Ms. Robins, who collected more than 100 signatures even though she needed only 50 to run, said people she’s spoken with are also concerned that civil discourse has eroded under the current administration.
“I really would hope that everyone is treated with civility and respect,” she said. “That’s very important these days. That issue seems to come up a lot.”
Mr. Swiskey turned in his petition Friday, Feb. 8. He said he’d been on the fence about running until he filed a Freedom of Information request for information on a special meeting held last week about a change order for the village light plant. He said the village told him they wouldn’t give him the information he requested until Feb. 27.
“This is a document they have readily available,” he said. “I don’t think people in the village have been given a fair shake or a voice.”
Mr. Swiskey said he believes the village has devoted too much of its energy in recent years to Mitchell Park and the downtown business community while giving short shrift to residential neighborhoods and outlying parks.
“Look at the condition of some of the side streets,” he said. “They’re just ignoring them.”
He added that the village had never before treated the public as badly as it does now, adding that when he was utilities director anyone could go to Village Hall to speak with him in his office. Now an appointment is needed, he said.
“If you call to complain about your light bill, no one calls back,” he said. “People have forgotten that government works for the people.”
Village residents can register to vote at Village Hall on Thursday, March 7, from 8:30 a.m. to 5 p.m. and on Saturday, March 9, from 11 a.m. to 5 p.m.
Voting will take place Tuesday, March 19, from 6 a.m. to 9 p.m. at the Third Street firehouse.
Anyone attending a Greenport Village Board meeting over the past several years has probably noticed a tanned, gray-haired man demanding information on a wide range of village topics.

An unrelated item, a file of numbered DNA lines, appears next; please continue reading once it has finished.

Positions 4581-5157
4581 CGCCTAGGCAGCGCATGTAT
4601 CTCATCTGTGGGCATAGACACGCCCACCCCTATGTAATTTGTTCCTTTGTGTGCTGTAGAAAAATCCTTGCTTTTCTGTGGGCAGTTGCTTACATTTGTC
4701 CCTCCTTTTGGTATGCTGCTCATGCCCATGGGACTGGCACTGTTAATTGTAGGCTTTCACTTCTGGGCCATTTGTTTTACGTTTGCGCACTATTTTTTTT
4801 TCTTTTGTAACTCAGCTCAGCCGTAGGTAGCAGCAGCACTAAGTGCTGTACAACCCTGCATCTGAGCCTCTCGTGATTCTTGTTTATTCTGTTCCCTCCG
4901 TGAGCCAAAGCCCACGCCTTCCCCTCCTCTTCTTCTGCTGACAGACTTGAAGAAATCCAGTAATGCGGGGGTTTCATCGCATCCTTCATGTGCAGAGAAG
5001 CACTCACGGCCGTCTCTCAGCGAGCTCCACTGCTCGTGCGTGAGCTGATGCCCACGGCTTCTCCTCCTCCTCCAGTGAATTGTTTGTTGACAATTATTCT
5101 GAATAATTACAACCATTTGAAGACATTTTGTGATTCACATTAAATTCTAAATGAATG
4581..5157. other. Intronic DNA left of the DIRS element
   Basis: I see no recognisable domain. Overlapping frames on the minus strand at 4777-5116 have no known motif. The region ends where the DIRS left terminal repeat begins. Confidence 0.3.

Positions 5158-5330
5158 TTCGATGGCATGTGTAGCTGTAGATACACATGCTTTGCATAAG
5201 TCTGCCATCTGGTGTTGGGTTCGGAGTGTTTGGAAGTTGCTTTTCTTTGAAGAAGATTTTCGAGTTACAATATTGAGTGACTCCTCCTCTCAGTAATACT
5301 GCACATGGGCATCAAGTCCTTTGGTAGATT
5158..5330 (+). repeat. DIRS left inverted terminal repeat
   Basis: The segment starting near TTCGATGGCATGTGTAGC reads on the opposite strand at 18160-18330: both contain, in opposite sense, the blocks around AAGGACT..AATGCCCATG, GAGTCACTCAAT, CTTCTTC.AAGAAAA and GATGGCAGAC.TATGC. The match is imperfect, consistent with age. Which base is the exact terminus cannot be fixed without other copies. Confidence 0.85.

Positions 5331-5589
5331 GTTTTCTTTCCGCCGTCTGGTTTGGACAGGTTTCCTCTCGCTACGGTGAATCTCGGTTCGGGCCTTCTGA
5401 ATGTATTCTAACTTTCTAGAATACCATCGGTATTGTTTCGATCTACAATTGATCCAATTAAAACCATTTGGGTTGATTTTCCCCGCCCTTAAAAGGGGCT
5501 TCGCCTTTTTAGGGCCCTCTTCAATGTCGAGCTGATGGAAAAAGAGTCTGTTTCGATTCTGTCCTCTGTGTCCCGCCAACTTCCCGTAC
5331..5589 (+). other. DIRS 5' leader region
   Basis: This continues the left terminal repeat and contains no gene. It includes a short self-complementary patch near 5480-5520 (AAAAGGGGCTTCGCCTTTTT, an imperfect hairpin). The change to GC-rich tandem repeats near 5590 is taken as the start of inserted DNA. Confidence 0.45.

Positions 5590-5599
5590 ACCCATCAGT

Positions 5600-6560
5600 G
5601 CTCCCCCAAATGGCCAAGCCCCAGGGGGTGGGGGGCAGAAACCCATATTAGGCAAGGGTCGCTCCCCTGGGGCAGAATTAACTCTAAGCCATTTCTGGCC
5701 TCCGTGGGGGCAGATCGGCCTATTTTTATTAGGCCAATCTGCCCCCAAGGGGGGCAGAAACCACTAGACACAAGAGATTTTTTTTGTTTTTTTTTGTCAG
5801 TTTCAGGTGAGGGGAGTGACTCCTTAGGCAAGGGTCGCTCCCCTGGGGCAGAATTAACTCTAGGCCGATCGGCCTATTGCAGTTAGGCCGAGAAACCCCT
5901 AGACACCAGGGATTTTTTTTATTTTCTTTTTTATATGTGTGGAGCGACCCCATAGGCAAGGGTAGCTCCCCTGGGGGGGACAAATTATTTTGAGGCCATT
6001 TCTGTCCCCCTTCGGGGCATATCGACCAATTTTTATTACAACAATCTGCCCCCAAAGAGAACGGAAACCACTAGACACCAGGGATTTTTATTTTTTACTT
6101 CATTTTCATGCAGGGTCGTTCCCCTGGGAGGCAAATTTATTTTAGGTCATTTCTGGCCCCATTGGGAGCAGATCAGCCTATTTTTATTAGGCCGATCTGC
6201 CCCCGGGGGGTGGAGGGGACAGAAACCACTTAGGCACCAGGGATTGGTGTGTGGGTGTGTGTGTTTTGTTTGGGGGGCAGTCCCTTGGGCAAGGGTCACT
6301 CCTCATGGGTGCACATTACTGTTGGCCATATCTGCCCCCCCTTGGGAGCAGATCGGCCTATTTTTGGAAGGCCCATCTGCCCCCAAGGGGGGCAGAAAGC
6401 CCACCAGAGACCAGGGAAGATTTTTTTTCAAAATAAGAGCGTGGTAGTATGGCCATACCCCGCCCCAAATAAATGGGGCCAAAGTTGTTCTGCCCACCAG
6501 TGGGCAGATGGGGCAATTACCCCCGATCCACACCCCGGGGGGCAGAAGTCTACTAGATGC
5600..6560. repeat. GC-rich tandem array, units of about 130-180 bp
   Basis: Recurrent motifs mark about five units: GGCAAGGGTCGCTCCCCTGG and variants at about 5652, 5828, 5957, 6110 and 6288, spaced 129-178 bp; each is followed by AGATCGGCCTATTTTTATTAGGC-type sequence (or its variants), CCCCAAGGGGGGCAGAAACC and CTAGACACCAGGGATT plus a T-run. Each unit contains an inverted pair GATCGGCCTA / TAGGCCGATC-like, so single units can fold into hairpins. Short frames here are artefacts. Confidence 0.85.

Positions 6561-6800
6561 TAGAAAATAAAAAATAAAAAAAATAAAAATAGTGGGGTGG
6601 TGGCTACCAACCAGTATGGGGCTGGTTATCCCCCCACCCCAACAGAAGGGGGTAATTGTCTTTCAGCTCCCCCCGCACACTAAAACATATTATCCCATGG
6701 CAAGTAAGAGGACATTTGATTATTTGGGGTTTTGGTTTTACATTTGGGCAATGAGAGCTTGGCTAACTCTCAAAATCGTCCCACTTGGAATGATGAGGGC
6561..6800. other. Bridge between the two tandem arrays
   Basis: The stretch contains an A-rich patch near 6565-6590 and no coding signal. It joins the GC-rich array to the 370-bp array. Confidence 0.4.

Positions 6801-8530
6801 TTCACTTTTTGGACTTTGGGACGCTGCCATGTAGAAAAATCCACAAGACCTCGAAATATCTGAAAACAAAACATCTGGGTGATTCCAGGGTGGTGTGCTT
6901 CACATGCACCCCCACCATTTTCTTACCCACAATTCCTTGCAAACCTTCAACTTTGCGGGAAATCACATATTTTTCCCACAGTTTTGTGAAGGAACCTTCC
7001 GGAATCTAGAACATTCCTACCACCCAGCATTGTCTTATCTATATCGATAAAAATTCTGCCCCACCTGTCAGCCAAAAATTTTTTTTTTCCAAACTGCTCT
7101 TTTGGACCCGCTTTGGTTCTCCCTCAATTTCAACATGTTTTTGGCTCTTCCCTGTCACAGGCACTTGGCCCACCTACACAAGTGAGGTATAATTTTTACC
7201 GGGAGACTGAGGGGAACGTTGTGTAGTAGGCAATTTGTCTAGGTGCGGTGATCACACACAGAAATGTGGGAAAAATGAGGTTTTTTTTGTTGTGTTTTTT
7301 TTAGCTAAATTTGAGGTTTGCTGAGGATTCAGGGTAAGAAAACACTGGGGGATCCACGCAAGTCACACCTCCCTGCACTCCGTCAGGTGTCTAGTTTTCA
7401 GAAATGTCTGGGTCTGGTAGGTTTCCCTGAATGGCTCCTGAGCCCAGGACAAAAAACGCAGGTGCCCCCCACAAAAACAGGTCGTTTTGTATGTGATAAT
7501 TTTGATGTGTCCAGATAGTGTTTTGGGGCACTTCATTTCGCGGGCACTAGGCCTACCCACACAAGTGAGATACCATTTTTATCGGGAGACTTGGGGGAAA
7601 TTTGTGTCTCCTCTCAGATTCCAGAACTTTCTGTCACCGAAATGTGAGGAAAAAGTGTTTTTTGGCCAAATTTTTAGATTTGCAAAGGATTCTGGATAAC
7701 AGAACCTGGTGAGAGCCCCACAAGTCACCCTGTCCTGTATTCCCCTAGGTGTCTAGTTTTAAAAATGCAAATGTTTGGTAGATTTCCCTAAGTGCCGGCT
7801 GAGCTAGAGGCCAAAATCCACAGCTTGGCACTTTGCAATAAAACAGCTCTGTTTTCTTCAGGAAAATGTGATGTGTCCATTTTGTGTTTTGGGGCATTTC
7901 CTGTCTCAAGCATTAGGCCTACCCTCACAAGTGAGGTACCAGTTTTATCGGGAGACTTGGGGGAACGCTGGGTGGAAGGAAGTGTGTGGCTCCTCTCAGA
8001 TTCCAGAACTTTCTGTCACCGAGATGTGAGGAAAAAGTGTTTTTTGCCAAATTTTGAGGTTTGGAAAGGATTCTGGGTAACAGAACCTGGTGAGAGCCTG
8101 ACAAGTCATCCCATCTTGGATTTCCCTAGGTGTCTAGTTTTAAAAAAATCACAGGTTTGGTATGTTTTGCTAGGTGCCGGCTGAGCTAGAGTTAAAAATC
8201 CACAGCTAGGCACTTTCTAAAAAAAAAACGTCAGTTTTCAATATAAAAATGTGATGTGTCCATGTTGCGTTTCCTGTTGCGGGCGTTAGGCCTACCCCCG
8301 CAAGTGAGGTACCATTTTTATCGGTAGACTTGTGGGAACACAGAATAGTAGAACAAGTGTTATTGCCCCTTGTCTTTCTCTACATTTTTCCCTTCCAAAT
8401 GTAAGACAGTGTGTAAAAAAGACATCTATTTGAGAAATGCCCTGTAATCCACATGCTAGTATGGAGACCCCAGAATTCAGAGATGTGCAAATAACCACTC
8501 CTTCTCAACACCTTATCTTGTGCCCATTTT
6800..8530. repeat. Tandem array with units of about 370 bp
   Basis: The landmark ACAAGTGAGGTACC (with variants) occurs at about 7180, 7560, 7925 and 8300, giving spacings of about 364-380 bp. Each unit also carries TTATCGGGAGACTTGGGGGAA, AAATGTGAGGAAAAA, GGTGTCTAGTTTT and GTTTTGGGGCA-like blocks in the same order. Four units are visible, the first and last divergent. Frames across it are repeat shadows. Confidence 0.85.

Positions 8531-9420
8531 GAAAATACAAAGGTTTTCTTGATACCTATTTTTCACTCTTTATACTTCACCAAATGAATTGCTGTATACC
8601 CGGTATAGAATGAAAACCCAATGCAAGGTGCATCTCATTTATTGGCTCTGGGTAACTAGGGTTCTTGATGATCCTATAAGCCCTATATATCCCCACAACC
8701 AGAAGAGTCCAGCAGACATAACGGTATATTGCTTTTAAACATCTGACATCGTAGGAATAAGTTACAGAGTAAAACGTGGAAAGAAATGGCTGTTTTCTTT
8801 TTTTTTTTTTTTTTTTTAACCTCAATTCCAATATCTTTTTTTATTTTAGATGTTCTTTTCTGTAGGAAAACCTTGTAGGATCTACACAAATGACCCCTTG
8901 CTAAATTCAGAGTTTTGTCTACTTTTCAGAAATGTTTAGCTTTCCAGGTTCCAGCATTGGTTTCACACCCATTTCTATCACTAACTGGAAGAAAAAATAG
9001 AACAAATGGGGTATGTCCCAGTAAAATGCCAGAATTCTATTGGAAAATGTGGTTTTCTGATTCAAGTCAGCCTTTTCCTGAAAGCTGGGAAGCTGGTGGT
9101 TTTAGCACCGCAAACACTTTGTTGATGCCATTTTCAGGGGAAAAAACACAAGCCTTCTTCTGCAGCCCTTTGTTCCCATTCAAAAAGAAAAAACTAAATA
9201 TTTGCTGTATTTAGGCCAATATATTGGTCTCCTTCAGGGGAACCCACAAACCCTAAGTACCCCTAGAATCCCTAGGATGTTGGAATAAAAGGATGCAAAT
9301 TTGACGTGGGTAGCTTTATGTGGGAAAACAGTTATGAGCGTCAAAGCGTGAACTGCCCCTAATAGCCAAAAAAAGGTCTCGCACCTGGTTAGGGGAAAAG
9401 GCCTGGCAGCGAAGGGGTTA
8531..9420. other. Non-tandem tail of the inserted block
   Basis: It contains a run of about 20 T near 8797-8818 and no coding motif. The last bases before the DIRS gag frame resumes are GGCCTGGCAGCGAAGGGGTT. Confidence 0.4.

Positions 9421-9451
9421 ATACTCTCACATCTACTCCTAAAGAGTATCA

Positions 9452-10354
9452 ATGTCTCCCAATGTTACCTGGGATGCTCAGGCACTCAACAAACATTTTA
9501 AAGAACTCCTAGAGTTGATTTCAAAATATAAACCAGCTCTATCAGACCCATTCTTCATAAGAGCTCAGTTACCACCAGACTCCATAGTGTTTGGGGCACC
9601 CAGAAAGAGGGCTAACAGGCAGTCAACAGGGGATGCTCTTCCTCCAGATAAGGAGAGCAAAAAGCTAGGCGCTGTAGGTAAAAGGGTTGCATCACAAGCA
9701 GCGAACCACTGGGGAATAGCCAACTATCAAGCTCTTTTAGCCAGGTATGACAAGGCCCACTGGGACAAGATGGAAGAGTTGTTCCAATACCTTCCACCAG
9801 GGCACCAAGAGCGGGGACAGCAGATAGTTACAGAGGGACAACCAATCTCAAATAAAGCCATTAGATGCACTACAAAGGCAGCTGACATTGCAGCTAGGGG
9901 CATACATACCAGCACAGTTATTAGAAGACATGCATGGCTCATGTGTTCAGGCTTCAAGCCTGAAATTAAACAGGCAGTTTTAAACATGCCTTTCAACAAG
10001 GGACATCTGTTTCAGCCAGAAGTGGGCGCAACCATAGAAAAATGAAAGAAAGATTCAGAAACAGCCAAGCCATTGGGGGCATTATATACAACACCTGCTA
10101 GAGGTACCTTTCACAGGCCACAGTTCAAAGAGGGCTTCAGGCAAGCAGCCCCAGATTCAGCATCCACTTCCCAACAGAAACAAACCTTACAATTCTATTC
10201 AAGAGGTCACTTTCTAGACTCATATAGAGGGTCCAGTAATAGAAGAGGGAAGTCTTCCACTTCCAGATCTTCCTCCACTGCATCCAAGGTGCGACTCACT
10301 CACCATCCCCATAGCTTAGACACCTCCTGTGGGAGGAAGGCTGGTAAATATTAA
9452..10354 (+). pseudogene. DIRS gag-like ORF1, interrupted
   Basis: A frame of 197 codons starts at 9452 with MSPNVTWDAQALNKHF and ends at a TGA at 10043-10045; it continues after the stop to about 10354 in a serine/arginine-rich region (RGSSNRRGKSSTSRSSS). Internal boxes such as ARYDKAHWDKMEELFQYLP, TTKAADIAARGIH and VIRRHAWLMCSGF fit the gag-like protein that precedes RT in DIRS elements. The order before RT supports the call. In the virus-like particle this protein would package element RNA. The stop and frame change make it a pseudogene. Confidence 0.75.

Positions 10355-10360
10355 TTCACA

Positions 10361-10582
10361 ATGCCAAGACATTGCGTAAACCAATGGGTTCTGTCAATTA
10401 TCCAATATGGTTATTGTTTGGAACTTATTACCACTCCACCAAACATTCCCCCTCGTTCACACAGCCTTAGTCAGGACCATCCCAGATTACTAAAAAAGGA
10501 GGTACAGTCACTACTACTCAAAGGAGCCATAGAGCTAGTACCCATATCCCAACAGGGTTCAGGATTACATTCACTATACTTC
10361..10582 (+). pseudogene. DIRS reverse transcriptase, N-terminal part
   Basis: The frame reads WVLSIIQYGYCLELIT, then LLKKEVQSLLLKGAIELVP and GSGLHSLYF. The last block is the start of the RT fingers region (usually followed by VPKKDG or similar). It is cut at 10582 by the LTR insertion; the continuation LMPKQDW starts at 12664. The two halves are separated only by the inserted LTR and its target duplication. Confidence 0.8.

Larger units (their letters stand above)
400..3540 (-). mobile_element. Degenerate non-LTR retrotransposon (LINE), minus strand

He’s Bill Swiskey, a village native. Before addressing the five-member board during the public comment portion, he’ll typically smooth out a stack of papers at the podium. Lately, Mr. Swiskey, a former village utilities director and trustee, has been asking for a detailed transaction listing of the village’s finances for the Tall Ships event in May. In addition, he wants copies of flow chart records from the wastewater treatment plant.
Mr. Swiskey said he has been requesting this information because he believes the village lost money hosting the Tall Ships. He also believes the village hasn’t been truthful about recent mishaps at the wastewater plant.
Village officials said Mr. Swiskey has received an accounting of the Tall Ships event that shows the village made about $20,000, as well as a report detailing how the spill of partially treated wastewater occurred last month.
But why is Mr. Swiskey requesting — meeting after meeting — the same information? He claims he has never received the specific documentation he’s been asking for and alleges the village is in violation of the state’s Freedom of Information and Open Meetings laws. The legislation requires governmental entities, including municipalities and school districts, to release certain information to the public upon request.
“The open meetings law is a simple law to read and they’ve been violating it,” Mr. Swiskey said. “Why should the average citizen fight his own government to get the information?”
Mayor David Nyce dismisses Mr. Swiskey’s allegations, saying the village has complied with the state’s regulations.
“I’m a huge proponent of free speech,” Mr. Nyce said. “It’s a shame because the basic voice of the public has been sidetracked by a few people with an ax to grind.”
Village trustee Mary Bess Phillips hopes a planned public meeting with a state FOIL official will help the village, as well as local residents, better understand the process.
“The public does have right to be informed,” Ms. Phillips said. “On the other hand, I’m seeing a group of three people who have their own personal agendas and are trying to create a situation that doesn’t exist.”
During the Village Board’s Aug. 27 meeting, Ms. Phillips sponsored a unanimously-approved resolution to schedule a public meeting with Bob Freeman, director of the state’s Committee on Open Government.
Mr. Swiskey remains cautiously optimistic about Mr. Freeman’s visit.
“In my opinion, [the Village Board] is going to get a lesson, if anything comes of it,” Mr. Swiskey said.
Mr. Freeman said last Thursday that the village has contacted him to schedule a meeting, which is set for Oct. 18 between 5:30 to 7:30 p.m.
“Certainly, an educational presentation is a benefit for everybody,” Mr. Freeman said. “When issues come up, the clerk [Sylvia Pirillo] has contacted me. She strenuously attempts to comply with the law.”
Deputy mayor George Hubbard said he believes the meeting with Mr. Freeman is a good idea because it will provide Mr. Swiskey and others with a better understanding of the FOIL process.
“Nobody is trying to conceal or hide anything,” Mr. Hubbard said. “Hopefully, it will clear the air.”